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The link between cocaine use and football hooliganism

Work with offenders looks at intriguing new research on a possible link between cocaine use and heightened aggression at football grounds

New research published this week (4 May, 2021) finds that football fans who use cocaine are most likely to be aggressive towards rival fans. The research, from Martha Newson who is based at the Universities of Kent and Oxford, is based on an anonymous online survey of almost 1,500 British football fans.

The survey asked about participants’ cocaine use. Overall, 6.2% of participants had used cocaine in the previous 12 months. That is double the national average age for people in the age range of those completing the survey.  Of those survey participants who reported cocaine use in the last 12-months, more than a third (36%) had used cocaine at least once while watching football, and more than one in six (17%) had used it at a stadium. The most interesting finding of the study was that nearly a third of all the survey participants who had gone to a match in the last year said they had seen other fans using cocaine in the stadium.


The survey asked about a range of aggressive behaviour towards rival fans including:

Most survey participants reported very little aggression toward rivals in the last 12 months. However, fans who had used cocaine were significantly more likely to report aggression toward rivals than fans who had not.

Ms Newson suggests that football fans may be a population where the aggressive outcomes associated with cocaine use are exacerbated. Previous research on cocaine use among football fans has associated the drugs with the construction of ‘hyper-masculine identities’ and associated aggression. The author argues that cocaine has become an element of ‘Lad’ culture and, alongside alcohol, fuels competitiveness and aggression from travel to a match, until well after it is finished. She points out that, in a similar fashion, the masculinities embedded in ‘hooligan’ football cultures have persisted for many years and are linked to the phenomenon of violence in city centres during the night time economy which, in many places, has been accepted as normal.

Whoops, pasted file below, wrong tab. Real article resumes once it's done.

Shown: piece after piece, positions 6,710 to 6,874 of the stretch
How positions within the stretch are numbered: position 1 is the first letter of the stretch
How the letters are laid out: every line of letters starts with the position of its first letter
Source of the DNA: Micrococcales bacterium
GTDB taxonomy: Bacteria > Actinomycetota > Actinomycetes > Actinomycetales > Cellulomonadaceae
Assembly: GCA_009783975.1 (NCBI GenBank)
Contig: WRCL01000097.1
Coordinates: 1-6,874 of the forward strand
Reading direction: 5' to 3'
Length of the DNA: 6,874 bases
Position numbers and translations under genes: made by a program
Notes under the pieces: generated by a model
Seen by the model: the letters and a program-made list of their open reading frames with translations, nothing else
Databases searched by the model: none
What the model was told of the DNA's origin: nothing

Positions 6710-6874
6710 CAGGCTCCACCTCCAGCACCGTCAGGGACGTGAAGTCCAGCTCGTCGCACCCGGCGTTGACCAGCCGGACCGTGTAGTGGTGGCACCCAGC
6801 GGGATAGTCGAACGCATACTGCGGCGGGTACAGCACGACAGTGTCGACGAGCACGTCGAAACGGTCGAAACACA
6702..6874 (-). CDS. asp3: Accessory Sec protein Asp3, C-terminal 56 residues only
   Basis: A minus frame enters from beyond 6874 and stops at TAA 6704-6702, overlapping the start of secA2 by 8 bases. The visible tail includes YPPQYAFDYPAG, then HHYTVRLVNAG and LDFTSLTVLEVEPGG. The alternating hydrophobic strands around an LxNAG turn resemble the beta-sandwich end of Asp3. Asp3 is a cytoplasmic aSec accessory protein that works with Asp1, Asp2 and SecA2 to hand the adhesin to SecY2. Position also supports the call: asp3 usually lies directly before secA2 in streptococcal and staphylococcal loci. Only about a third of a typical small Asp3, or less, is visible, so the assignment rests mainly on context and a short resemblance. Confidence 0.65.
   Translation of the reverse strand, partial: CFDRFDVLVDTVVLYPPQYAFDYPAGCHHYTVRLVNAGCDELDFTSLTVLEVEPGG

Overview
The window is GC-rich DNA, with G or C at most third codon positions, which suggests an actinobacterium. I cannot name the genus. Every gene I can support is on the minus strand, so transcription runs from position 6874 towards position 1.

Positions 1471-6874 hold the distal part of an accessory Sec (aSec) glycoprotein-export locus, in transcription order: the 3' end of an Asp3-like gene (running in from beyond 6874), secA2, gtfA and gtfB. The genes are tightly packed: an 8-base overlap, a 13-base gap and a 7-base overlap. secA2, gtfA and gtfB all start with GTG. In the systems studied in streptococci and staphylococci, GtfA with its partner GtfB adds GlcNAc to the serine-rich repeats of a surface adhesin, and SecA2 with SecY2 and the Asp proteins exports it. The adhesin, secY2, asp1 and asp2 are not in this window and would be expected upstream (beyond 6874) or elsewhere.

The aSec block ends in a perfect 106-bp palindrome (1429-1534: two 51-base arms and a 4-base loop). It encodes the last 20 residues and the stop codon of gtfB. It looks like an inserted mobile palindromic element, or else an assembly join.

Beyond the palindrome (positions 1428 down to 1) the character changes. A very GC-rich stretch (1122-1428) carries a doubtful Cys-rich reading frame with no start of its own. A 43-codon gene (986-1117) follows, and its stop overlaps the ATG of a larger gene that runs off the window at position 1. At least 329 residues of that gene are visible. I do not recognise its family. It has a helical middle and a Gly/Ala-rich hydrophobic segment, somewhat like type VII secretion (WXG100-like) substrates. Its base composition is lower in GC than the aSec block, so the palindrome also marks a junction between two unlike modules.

As a side note, Ms Newson mentions that there is little or no research on how the growing number of female football fans navigate this masculinised world of violent football fandom.

The author does, however, caution that just as with alcohol, cocaine may be too heavily blamed for fan aggression. By way of example, she notes that there are large fan cultures who drink heavily, but are known for their peaceful fan interactions, eg, Irish national team fans and fans of Scandinavian clubs.

There are no specific initiatives established for targeting cocaine-related violence at football games. However, there have been calls for inquiries into its use by UK police forces and the subject is regularly debated in the media. Nonetheless, despite a doubling in cocaine-related arrests making headline news in 2019, actual figures are low – there were just 83 police reports of cocaine use or possession by football fans in the financial year 2019/20 according to official Home Office statistics.


The other factor that this research looks at is the extent to which “ identity fusion” – an academic term which describes the tribal bonding between fans of the same team – is also related to cocaine use and football violence. There is a strong evidence base which, unsurprisingly, links identity fusion with violence and aggression between fans supporting different teams.

However, this study concludes that this tribal bonding and cocaine use interact, with those fans with strong tribal identities with the club they support  who also take cocaine more likely to report aggressive behaviour toward rival fans.

The author suggests that the use of cocaine may make footballs fans feel bolder and more powerful (and less inhibited), which in turn amplifies the sense of reciprocal strength felt by a group of fans with a strong bond with their club and each other. The product of cocaine (and alcohol) use with a strong tribal identity is likely to stimulate more aggression between rival groups of fans.

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